One of the biggest challenges you face as a business leader is managing operations while being pulled in many directions at once. The resilience borne of conquering that stressful inundation can be one of the most powerful professional characteristics you possess.

Building resilience is an uphill task that bears many fruits. Good leaders work at creating resilience not just in themselves but also in their team members.

Here is how you can start today.

Be Transparent

Deadlines. There is no greater cause of stress and fear in the workplace than deadlines. If you understand that, you should also appreciate how the timely dissemination of information is the perfect antidote to the anxiety of time-based goals. Researchers spoke to business leaders as well as their employees and discovered that while 55% percent of the former think their organizations are transparent, only 18% of the latter agree. Many a business plan has been dashed to smithereens in that gaping chasm of consensus.

Share information about upcoming projects and expectations as early as possible in the pipeline. Being prepped well in advance of deadlines offers your team the breathing room they need to manage their responsibilities and organize their time most effectively.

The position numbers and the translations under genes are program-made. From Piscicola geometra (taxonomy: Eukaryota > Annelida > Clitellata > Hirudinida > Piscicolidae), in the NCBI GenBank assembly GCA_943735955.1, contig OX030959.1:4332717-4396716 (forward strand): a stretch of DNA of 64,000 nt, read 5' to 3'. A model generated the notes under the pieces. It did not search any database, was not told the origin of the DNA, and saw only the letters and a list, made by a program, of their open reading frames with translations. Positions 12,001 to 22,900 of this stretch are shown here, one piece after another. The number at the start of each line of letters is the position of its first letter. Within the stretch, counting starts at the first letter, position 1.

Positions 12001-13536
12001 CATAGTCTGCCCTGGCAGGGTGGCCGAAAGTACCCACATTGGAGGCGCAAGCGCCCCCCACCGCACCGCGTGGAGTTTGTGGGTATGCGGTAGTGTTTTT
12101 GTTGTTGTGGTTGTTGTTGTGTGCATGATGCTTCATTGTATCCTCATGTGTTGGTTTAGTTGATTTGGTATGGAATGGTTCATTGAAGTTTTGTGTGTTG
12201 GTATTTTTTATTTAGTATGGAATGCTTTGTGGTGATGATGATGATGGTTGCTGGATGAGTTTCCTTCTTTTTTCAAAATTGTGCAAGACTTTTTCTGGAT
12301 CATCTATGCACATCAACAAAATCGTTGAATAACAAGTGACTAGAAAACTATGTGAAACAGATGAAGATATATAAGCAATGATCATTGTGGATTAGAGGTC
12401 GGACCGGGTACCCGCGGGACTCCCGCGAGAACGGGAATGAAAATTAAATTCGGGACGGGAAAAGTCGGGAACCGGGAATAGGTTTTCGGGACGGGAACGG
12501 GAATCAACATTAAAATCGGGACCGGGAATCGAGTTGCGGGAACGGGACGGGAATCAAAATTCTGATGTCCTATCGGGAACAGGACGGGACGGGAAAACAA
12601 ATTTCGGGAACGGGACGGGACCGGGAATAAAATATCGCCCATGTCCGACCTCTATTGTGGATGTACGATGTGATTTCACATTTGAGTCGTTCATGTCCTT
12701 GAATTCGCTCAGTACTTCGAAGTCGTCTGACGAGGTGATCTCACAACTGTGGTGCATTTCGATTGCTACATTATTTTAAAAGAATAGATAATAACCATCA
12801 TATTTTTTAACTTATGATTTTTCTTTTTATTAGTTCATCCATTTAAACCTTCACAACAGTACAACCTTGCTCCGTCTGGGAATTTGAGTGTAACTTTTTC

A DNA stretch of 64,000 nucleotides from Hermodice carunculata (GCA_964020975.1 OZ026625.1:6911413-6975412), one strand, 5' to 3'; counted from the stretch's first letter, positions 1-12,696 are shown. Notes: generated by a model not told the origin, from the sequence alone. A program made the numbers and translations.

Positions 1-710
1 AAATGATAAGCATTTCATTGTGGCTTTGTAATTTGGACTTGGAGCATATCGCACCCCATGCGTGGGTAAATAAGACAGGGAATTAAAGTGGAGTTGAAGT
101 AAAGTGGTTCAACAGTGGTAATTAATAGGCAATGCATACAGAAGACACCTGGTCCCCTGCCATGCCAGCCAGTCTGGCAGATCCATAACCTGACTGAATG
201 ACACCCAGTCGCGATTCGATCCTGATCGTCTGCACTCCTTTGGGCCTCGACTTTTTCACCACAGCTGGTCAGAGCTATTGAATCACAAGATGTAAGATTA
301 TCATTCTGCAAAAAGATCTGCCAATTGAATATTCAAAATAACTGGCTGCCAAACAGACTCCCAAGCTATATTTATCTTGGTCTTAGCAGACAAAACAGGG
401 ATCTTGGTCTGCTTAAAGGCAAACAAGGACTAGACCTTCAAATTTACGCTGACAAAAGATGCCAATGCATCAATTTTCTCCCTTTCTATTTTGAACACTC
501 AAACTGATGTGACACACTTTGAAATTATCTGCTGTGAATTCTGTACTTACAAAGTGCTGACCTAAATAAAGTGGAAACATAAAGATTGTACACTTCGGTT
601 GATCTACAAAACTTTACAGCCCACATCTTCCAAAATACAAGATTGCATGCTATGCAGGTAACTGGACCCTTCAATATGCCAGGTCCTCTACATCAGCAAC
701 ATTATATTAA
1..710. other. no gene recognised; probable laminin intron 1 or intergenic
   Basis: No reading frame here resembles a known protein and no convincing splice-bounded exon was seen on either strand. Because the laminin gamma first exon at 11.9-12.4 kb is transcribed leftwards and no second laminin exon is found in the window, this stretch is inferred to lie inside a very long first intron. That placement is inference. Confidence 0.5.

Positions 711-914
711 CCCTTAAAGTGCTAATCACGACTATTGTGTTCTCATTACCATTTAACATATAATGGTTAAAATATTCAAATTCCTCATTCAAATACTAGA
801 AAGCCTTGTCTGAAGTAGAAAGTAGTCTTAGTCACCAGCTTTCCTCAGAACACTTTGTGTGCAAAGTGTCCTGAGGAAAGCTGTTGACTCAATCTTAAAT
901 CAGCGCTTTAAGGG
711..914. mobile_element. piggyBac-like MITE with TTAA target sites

Allocate with Intent

So much of the stress we experience originates in merely the anticipation of an avalanche of work rather than the work itself. If you want your team to develop resilience through the stress they experience, plan how you assign tasks to each individual.

Some people are natural organizers and able to handle multiple project threads at any time. They can juggle disparate tasks and manage shifting timelines as and when required. Take full advantage of how they thrive with stress and come out on top.

Most of us are less adept at it and greatly prefer handling tasks in discrete succession instead. Allocate tasks to these employees with a schedule that does not cause overlaps and undue stress.

Monitor Progress

It can feel more comfortable to be left to our own devices after we are handed a task or responsibility. Unfortunately, many of the biggest problems that we experience at work are the culmination of prolonged inadequate oversight.

Oversight does not have to mean keeping a perpetual eye over someone’s shoulder. It can manifest in the form of daily, weekly or quarterly catch-ups or regular informal chats at or outside the office. These will be small course corrections rather than intimidating close-quarters supervision.

This approach works because there will always be some stress inherent to being managed. However, here it is angled in a positive, productive manner which keeps your vision aligned with that of your team.

Stress happens. A great leader can recognize and address stress before it blows up spectacularly. Reach out today to learn how to build resilience, even in the most stressful of times.